Both Smoking-attributable and Smoking-unrelated Lung Cancer Death Rates Continue to Decline
, by Elise Tookmanian, Ph.D.
In the U.S., lung cancer death rates have declined for decades, primarily due to decreases in cigarette smoking. However, it is unclear whether rates of smoking-unrelated lung cancer deaths are also decreasing. If the rates are increasing, that may suggest increases in exposure to other lung carcinogens that need to be investigated. Meredith Shiels, Ph.D., M.H.S., senior investigator in the Infections and Immunoepidemiology Branch, and colleagues in the Biostatistics Branch, the Division of Cancer Control and Population Sciences, and Information Management Services, conducted a study to estimate trends in U.S. lung cancer death rates from 1991-2018. They found that both smoking-attributable and smoking-unrelated lung cancer death rates declined over this period. The findings were published in the Journal of the National Cancer Institute on December 9, 2023.
Cancer registries and death certificates do not collect the smoking status of every person diagnosed with or who died from lung cancer. Thus, to estimate trends in lung cancer death rates by smoking status, the researchers needed another way to determine the age-specific trends in lung cancer deaths attributed to smoking, and unrelated to smoking. They estimated age-specific annual percentage of lung cancer deaths that could be attributed to smoking using smoking status data from the National Health Interview Survey linked to death certificate data. These population attributable fractions were then multiplied by national data on lung cancer mortality to estimate trends over time in smoking-attributable and smoking-unrelated deaths. The researchers found that the fraction of lung cancer deaths attributable to smoking decreased from 82% in 1991 to 75% in 2018. Over this same period, smoking-attributable lung cancer death rates declined 2.7% per year and smoking-unrelated lung cancer death rates declined 1.8% per year. Additionally, these declines have accelerated in recent years.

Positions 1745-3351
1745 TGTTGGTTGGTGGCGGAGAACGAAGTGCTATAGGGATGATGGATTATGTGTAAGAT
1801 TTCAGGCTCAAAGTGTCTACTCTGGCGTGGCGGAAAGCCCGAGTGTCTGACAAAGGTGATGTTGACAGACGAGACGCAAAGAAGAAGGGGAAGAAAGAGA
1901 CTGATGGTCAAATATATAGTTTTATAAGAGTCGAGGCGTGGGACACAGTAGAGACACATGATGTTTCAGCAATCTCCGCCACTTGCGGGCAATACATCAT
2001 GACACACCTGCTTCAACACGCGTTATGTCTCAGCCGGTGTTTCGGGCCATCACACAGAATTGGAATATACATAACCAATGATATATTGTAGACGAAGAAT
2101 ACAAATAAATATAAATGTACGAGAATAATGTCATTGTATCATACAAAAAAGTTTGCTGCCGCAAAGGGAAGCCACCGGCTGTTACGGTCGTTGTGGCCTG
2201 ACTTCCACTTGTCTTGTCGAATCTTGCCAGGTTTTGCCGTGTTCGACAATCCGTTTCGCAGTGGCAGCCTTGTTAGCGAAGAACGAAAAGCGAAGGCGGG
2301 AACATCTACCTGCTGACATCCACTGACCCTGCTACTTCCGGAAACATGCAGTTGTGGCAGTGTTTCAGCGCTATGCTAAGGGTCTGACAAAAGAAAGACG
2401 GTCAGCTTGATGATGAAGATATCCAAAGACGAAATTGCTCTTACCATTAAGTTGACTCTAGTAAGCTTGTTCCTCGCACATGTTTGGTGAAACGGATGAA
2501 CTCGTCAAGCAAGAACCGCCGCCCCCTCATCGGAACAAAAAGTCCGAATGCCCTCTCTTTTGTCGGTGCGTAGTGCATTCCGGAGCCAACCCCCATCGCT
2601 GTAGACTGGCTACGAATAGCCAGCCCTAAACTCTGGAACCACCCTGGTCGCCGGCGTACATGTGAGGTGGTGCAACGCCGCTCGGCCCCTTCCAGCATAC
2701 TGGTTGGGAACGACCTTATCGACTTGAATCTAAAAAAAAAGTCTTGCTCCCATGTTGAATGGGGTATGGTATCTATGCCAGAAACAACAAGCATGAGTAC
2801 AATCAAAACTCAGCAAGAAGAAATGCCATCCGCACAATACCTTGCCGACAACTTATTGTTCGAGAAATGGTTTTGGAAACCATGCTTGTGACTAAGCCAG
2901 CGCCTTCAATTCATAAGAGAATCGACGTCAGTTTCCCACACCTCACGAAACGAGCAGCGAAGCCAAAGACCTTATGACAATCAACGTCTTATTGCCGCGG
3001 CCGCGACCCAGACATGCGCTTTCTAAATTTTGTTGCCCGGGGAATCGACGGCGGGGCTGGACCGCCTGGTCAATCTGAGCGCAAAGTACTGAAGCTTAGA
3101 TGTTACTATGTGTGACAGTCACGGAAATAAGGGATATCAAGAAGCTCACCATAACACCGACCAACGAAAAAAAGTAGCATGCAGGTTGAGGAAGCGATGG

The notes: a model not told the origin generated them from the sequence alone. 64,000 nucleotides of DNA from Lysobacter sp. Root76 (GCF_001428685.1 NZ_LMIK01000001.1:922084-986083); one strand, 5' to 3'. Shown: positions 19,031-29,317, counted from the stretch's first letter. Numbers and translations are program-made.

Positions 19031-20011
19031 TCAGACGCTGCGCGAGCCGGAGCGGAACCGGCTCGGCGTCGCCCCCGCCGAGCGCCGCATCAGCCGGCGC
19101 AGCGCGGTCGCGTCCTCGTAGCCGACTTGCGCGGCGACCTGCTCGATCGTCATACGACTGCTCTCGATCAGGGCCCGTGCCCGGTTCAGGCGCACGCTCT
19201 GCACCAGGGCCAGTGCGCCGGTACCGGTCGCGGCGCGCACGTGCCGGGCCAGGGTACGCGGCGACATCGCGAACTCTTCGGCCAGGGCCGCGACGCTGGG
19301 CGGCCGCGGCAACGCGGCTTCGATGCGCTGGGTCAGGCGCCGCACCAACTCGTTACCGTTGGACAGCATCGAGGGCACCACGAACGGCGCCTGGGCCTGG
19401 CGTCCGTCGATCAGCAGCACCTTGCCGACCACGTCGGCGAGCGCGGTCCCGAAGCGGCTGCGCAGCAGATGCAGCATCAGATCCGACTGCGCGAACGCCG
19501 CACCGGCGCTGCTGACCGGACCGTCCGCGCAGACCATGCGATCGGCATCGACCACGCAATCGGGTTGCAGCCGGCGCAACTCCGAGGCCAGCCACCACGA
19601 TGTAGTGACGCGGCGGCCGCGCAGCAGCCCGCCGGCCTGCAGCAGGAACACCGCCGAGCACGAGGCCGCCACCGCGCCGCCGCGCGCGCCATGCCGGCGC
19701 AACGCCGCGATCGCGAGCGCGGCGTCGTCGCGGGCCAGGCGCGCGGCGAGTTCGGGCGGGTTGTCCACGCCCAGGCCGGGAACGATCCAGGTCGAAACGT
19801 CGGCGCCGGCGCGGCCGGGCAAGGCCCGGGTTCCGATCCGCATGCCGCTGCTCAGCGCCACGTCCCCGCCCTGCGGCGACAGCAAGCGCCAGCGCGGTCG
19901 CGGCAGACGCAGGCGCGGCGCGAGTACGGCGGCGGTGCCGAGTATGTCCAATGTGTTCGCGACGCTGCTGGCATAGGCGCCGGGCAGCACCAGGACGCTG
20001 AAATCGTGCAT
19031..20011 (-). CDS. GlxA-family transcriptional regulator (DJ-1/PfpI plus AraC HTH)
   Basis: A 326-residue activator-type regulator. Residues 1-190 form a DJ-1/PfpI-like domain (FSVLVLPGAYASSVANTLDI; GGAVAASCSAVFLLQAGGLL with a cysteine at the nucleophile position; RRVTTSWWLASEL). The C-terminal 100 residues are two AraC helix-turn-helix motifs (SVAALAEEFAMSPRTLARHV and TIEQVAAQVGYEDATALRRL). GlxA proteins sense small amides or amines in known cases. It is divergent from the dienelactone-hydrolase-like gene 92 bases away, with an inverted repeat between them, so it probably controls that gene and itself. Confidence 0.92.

Improved lung cancer treatment, decreased exposure to secondhand smoke, and possibly decreased exposure to other risk factors, have likely driven declines in smoking-unrelated lung cancer death rates. While the fraction of lung cancer deaths due to smoking will continue to decrease as smoking prevalence declines, cigarette smoking still causes three out of four lung cancer deaths, as well as other cancers and chronic diseases. The authors conclude that continued public health efforts are needed to reduce smoking prevalence further and reduce disparities, particularly in communities where smoking prevalence remains high.
Future research is needed to assess trends by racial and ethnic groups, where the contribution of smoking to lung cancer incidence varies substantially. Additionally, to increase the accuracy of these estimated trends, efforts are needed to accurately capture smoking status in cancer registries.
Shiels, MS et al. Trends in smoking-attributable and smoking-unrelated lung cancer death rates in the U.S., 1991-2018. J Natl Cancer Inst 2023.